I hope this answers your question (it seems that you can use frozen milk if you don't want to restrict your label to 'fermier') http://www.sheridanscheesemongers.com/cheese/crottin-de-chavignol-fermier-aoc/
This fermier (farmhouse) goat’s cheese is made from raw milk in the Loire, not far from the celebrated wine-village of Sancerre. Dubois-Boulay are one of the three or four family owned affineurs dealing exclusively in Crottin de Chavignol. The production area for the cheese stretches from Sancerre to Berrichonne in Champagne, although the AOC states that all affinage must take place within a strictly delimited AOC area. For this reason there is a preponderance of producers but few affineurs. Dubois-Boulay alone deal with over 200 different cheesemakers. Although the AOC permits the use of frozen curds, a measure designed to ensure year round availability of goat’s cheese, the use of frozen curds is forbidden in cheeses labelled fermier.
Crottin de Chavignol AOC provides a textbook example of the manner in which a cheese can change with age. Furthermore, because the crottin is so small the changes take place over a far shorter length of time than they would for a large cheese such as Comté.
Dubois-Boulay describe four different stages of development in the cheese.
Demi-Sec: aged about 12 days. At this stage the cheese is just barely mature. Lactic flavours predominate and the crottin has yet to develop a real of complexity of flavour.
Bleuté: Aged about three weeks. A white penicillum rind is developing. With age an increasing amount of blue mould appears on the rind. The rind is developing a slightly mushroomy aroma. Inside the milky taste found in demi-sec crottins is replaced by more robust, complex flavours.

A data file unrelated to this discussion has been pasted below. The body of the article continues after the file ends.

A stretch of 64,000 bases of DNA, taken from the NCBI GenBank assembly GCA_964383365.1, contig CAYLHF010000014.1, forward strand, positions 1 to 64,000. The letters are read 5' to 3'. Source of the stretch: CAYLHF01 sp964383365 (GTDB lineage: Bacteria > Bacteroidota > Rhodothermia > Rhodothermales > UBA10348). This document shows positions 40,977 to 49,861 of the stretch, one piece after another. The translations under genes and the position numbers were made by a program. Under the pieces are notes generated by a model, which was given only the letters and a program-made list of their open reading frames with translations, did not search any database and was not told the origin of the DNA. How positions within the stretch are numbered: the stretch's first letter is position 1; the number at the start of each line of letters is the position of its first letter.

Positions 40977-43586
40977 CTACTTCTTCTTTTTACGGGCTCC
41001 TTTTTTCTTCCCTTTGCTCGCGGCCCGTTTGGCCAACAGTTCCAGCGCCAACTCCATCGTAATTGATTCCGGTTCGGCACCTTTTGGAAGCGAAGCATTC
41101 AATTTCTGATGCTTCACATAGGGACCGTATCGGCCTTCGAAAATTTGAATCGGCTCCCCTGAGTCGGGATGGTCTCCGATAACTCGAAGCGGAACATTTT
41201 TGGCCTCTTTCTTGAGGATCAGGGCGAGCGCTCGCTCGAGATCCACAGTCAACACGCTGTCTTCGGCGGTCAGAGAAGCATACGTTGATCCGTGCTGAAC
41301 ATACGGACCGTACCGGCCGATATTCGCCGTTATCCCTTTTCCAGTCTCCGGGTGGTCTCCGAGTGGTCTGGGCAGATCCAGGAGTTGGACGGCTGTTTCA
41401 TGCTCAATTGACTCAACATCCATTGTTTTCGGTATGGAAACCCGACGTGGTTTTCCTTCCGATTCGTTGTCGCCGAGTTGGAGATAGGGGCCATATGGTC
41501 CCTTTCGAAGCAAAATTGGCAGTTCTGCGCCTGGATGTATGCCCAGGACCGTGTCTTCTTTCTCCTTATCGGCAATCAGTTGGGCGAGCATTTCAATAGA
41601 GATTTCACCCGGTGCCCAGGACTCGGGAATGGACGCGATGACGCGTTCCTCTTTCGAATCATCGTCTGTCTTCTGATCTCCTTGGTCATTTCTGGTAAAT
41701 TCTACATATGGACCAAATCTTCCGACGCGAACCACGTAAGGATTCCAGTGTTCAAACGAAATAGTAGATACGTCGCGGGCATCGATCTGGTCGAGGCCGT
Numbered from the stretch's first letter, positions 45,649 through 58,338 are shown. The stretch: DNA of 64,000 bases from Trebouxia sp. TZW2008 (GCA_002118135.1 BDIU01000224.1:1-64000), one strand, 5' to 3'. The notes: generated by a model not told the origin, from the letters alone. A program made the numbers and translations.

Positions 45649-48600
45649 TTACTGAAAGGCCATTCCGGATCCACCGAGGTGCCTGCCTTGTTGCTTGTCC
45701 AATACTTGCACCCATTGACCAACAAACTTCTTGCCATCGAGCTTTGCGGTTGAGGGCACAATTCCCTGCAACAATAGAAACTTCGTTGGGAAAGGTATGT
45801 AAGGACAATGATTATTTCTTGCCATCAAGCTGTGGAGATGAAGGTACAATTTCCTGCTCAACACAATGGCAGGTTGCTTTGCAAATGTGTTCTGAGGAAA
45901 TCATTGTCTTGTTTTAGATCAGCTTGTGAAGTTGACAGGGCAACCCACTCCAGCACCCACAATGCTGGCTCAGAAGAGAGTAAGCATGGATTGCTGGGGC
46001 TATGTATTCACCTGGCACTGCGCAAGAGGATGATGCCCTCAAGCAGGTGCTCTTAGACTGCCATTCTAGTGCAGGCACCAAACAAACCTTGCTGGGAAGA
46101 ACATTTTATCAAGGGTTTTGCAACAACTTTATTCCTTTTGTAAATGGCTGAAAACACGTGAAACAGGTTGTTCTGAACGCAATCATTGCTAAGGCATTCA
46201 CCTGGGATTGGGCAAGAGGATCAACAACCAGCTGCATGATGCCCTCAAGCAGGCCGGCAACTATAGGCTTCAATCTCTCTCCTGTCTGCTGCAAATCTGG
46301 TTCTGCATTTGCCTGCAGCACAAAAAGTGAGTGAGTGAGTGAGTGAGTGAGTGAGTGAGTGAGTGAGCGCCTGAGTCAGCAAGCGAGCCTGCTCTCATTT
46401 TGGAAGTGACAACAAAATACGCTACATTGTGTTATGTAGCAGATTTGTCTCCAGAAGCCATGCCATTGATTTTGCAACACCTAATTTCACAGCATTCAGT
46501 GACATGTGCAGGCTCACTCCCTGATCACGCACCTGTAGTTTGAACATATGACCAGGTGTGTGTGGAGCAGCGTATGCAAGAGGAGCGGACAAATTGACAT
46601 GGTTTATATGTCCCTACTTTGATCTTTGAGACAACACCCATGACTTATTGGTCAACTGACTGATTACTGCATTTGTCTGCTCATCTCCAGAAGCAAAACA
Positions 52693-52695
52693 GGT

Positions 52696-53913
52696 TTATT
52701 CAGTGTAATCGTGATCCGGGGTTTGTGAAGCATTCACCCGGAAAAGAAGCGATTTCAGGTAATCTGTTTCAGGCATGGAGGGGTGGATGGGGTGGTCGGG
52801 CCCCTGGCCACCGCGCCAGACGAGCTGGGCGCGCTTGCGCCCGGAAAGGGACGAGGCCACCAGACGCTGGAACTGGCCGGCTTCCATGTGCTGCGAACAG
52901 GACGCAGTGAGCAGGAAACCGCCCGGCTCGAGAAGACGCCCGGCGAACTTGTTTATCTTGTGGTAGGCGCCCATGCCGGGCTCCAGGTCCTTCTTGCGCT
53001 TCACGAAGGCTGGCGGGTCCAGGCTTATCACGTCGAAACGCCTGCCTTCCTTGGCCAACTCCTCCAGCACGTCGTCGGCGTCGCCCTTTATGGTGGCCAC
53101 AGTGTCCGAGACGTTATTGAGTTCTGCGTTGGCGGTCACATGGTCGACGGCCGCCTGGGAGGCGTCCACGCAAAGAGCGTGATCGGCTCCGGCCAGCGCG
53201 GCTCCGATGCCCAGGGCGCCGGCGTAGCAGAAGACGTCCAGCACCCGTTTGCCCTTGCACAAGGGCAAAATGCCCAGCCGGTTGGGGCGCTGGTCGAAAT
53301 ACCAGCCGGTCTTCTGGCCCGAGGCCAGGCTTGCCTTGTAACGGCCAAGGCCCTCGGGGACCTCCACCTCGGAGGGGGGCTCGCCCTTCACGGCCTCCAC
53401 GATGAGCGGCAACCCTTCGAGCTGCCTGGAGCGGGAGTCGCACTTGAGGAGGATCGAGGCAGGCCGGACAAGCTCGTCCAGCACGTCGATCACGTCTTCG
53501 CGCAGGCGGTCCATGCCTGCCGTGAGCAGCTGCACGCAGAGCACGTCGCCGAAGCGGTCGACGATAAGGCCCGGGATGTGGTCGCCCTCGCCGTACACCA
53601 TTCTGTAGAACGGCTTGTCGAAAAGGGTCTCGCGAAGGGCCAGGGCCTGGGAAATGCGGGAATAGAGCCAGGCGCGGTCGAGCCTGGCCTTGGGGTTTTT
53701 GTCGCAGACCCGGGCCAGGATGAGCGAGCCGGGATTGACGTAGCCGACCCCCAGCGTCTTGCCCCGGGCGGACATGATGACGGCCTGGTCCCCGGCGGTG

Bleu: Aged 1-2 months. The rind is even more fully developed, and blue predominates. A deep goaty flavour is apparent. The cheese still maintains a sweetness but, due to the more developed rind, the crottin has a sharp aftertaste.
Très Sec: Aged two months plus. Appreciated by real fans of Crottin Chavignol. The paste is very brittle and dry, a flavour of hazelnuts has developed.
Dubois-Boulay advise that it is possible to keep the young cheese, wrapped in cheese paper, in the vegetable drawer of the fridge and age it over a few weeks or months.
The obvious, and classic pairing for this cheese is a Sancerre, white for the younger cheeses and red with the more mature.www.dubois-boulay.fr
I made crottin from Mary Karlin's book with Oberhasli milk and only used P. candidum and Geo, as per her recipe, and loved it! I'll have to try the blue version sometime too.
The solution I've found for too much milk is to make lots of aged cheeses, not limiting myself to those normally made from cow's milk only. I've incorporated the general changes recommended for recipes calling for cow's milk, changed to goat's milk, as recommended by Margaret Peters-Morris: decrease rennet by 20-25%, use temps at start and finish 2-3 degrees lower, cut curd slightly larger, handle curd very gently.